So, this is something else I like to do: tinker with PCB layout and taking projects (some blatantly ripped off from elsewhere, some not) and creating a board that I might like to have manufactured.
Almost always I’m doing this as a mental exercise, but often the results are handy to have, and so I figure they’re worth putting up here.
What does it do?
Well, first off, it’s an Arduino shield. If you don’t know Arduino and all that jazz, go look it up; the rabbit hole goes pretty deep. This shield works in tandem with the ever useful Arduino ISP sketch that comes with the Arduino IDE, and it is for programming Atmel AVR microcontrollers. Without going completely red pill on you, let’s keep it simple by saying it lets you program other chips like the one that powers the Arduino, and let’s you do it either by dropping the chip into a special socket on the shield itself, or by using a 6-pin or 10-pin cable specially designed to connect to other pre-made boards that might have the chip soldered on or in a form factor that is not easy to otherwise program. See, re-reading that last sentence still hurts my eyes, and I know what the damn thing is supposed to do!
Do I want it?
If you don’t already have a USB-based AVR programmer handy, this one will quickly let you plug it onto an existing Arduino (or compatible pin layout), upload the Arduino ISP sketch, and then start flashing chips. If that sounds handy to you, then yes, you want it.
Can I tweak it?
How expensive is it to make this?
Now you’re talking brass tacks. Since this is full sized in terms of Arduino shields, it surpasses many of the PCB “deal” sites that give you a pretty decent price for a limited 25 square centimeter (5cm x 5cm) layout. I’ve tried several and I will probably get around to posting my opinions of each on this blog once I get my gumption up. This shield is 2.1 x 2.7 inches (53.3mm x 69.2mm approximately), and I know sites like Batch PCB will sell exactly one to you (note that it’s an earlier version) for $14.52 plus $10 “handling” just to set up the job. Just one example, but gives you an idea of what you’re in for from the PCB perspective.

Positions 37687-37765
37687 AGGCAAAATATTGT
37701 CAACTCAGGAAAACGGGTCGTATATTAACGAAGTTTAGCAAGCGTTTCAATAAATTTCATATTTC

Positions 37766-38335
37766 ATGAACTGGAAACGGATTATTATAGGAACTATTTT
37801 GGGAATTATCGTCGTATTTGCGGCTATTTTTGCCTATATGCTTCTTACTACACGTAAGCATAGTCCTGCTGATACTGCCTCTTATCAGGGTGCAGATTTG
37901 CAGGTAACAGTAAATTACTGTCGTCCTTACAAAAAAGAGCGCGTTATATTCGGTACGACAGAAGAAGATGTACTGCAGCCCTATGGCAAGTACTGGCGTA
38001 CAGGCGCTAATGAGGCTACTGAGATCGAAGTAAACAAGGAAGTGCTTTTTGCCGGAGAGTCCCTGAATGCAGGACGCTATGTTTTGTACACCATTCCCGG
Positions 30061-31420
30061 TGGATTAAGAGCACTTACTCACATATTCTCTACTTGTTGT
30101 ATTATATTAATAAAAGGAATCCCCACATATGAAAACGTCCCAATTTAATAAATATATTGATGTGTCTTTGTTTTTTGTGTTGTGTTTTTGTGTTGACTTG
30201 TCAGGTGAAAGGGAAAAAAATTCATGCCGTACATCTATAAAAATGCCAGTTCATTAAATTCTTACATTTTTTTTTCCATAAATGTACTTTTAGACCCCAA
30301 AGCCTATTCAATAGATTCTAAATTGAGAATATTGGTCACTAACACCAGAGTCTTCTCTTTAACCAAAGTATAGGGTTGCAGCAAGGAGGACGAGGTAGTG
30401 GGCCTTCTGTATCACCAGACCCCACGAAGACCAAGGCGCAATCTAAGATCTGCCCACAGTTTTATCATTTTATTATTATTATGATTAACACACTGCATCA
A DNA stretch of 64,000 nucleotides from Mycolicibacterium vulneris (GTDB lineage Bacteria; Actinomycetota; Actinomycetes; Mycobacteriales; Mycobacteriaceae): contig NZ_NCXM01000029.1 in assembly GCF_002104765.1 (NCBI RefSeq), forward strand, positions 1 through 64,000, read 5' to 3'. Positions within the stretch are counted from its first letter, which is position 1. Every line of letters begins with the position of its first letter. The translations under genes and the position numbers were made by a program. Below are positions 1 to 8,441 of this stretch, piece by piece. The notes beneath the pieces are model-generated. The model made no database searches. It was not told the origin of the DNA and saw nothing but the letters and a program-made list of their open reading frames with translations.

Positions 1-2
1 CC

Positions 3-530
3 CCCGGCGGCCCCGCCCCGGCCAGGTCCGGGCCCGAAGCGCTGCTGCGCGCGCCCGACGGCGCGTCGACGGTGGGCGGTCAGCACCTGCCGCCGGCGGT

From a parts perspective, the most expensive piece by far is the zero-insertion-force (ZIF) socket, which will run you north of $10 easily. I tend to favor Mouser Electronics right now, but I’m finding they don’t stock every little thing I need, so here’s my game plan for parts sourcing (and clearly this list favors North America, duh):
- Mouser, if they stock it
- Newark, if Mouser doesn’t have it
- Digikey, if Mouser and Newark come up empty
- Sparkfun, SeeedStudio, Adafruit, and the other maker-friendly sites
- AliExpress if I have to order direct from China
- If I can’t source it from any of them, I should find another damn part, don’t you think?
The bill of materials, maestro:
|C1||10µF||Ceramic Cap, 10% X7R||TDK||FK26X7R1E106K|
|C2||0.1µF||Ceramic Cap, 20% Z5U||Kemet||C320C104M5U5TA|
|J1||ICSP 6||2 row, 6 pin header||FCI||67996-206HLF|
|J2||ICSP 10||2 row, 10 pin header||FCI||67996-210HLF|
|J3||ATMEGAxx8 ZIF SOCKET||Narrow gauge ZIF socket||Aries||28-3554-10|
|Wide gauge ZIF socket||3M||228-1277-00-0602J|
|LED1||RUNNING||Green LED, 5MM||Cree||C503B-GCS-CY0C0792|
|LED2||ERROR||Red LED, 5MM||Cree||C503B-RCS-CW0Z0AA2|
|LED3||PROGRAM||Blue LED, 5MM||Cree||C503B-BCS-CV0Z0462|
|R1||100Ω||1/4W, 1% Metal Film||KOA Speer||MF1/4DCT52R1000F|
|R2||100Ω||1/4W, 1% Metal Film||KOA Speer||MF1/4DCT52R1000F|
|R3||68Ω||1/4W, 1% Metal Film||KOA Speer||MF1/4DCT52R68R0F|
|R4||120Ω||1/4W, 1% Metal Film||KOA Speer||MF1/4DCT52R1200F|
So where do I get the design?
The files are up on the Github (and which are Eagle CAD 6 format, if you are wondering), at the following excellent location:
Any updates will likely be made to this post, assuming that I don’t move it to a static page (which may eventually happen, so it doesn’t get buried forever). Since the software is already written, I don’t expect to publish much more about this part. But you never know.